The type of Christian music Peacock writes, produces and advocates involves thought-provoking lyrics not usually found in popular contemporary Christian music, he said.
“Some of this language rolls off the average Christian listener like water off a duck. It just doesn’t stick because they are waiting for certain words to tell them they are listening to Christian music. We put our music out there in this whole big world of people who don’t want to be challenged.”
One of the tensions in CCM, Peacock said, is “that there is a group of artists who want to sing about all of life and there is another group who really want to keep it limited to religious lingo.”
One of Peacock’s favorite lines — in the book and in interviews — is “God’s people, everywhere, in everything.”
“Let’s move off language for a minute, and resolve one issue,” he said. “The great commandment tells us to go into all the world. We are to be God’s people everywhere in everything. Not God’s musical people only in the church.
“Christians have to go out into the culture and be salt and light in the world. We have to write background music for CNN, conduct the Boston Symphony, play at the Blue Note in New York City, do a gig at Borders bookstore.”
In fact, Peacock said, if it wasn’t for a Christian saxophonist who had done just that, he might not be a Christian today.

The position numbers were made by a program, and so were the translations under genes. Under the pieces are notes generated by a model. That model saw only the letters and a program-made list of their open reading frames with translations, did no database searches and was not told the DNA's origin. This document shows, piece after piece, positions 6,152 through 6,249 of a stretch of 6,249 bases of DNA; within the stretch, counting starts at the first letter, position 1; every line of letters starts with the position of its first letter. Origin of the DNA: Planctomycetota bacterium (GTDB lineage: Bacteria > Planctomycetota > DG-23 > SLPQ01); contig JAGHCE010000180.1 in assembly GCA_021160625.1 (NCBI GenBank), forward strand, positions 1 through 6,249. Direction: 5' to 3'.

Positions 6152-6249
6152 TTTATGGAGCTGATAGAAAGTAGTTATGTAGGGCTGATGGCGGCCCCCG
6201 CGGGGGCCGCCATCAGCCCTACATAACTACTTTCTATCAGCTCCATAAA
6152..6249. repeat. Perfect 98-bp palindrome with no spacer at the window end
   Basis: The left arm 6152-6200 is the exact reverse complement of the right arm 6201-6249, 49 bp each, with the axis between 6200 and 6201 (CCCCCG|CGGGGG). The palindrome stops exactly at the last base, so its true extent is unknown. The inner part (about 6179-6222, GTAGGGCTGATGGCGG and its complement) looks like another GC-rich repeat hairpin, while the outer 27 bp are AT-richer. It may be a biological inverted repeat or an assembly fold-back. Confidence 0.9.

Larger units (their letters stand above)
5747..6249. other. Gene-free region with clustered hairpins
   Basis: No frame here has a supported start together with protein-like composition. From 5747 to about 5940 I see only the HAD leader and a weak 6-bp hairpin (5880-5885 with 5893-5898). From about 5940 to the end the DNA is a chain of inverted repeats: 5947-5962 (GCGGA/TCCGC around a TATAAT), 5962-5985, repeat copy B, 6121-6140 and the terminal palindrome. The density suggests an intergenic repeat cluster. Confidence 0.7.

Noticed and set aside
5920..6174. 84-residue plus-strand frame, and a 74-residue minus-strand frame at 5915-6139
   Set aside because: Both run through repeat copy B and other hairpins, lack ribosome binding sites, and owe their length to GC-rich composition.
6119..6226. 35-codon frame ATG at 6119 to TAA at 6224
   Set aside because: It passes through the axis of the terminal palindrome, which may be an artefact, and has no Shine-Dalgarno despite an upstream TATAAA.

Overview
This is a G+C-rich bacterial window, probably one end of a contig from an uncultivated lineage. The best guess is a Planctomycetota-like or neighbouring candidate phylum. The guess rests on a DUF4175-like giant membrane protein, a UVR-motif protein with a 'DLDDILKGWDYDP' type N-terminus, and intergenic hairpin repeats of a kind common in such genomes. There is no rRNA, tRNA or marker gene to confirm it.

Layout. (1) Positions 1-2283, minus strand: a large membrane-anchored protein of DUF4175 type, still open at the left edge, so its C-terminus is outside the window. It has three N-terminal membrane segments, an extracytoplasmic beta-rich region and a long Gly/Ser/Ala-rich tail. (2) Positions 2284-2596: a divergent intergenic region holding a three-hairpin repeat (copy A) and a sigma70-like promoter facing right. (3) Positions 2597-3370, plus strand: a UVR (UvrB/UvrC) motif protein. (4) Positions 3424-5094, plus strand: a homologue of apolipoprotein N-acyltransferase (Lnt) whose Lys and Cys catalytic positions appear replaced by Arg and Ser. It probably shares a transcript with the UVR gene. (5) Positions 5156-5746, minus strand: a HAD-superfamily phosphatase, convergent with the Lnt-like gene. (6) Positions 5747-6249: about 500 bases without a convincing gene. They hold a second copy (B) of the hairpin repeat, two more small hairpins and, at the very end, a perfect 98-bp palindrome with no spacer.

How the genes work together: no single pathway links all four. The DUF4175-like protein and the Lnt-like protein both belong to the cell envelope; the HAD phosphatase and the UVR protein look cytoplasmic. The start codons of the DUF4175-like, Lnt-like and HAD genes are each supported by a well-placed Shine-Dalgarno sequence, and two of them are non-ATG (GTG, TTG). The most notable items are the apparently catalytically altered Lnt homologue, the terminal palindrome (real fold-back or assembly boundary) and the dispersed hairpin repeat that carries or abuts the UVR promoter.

Peacock described himself as a “big screw up” who, in his early 20s, had “pretty much crashed and burned. I wasn’t a Christian, but I was praying to the God of the Bible because I had pretty much already tasted all around the spiritual map.”
At that time, Peacock was a recovering alcoholic and drug addict who was asking God, “… if you really do exist, please help me not to drink or take drugs today and help me to take care of my family.”
That’s when Peacock got the call from a saxophonist asking him to play piano at the top of the Holiday Inn in Sacramento, Calif.
“This is something musicians refer to as a casual — you don’t want to do it, but you have to do it for the money.”
In the weeks Peacock held the job, the saxophonist “shared the gospel with me and gently led me to Christ. You see, God’s people in God’s place in God’s world.”
“God’s musicians need to be out there going head-to-head with some of the top musicians in the world. Right now, Christian music is incredibly disposable. It is Christianized pop music that changes with the pop music of the surrounding culture.”
When music is required to conform to the rigid standards of the CCM ministry, both music and the gospel are compromised and trivialized, he said.
A musician’s calling “does not have to be tethered to ministry in order to be ordained of God.”
Broadman & Holman is the trade book division of LifeWay Christian Resources of the Southern Baptist Convention. Peacock’s book can be purchased at LifeWay Christian Stores and other Christian bookstores. It may also be ordered on-line www.lifewaystores.com.

    About the Author

  • Terri Lackey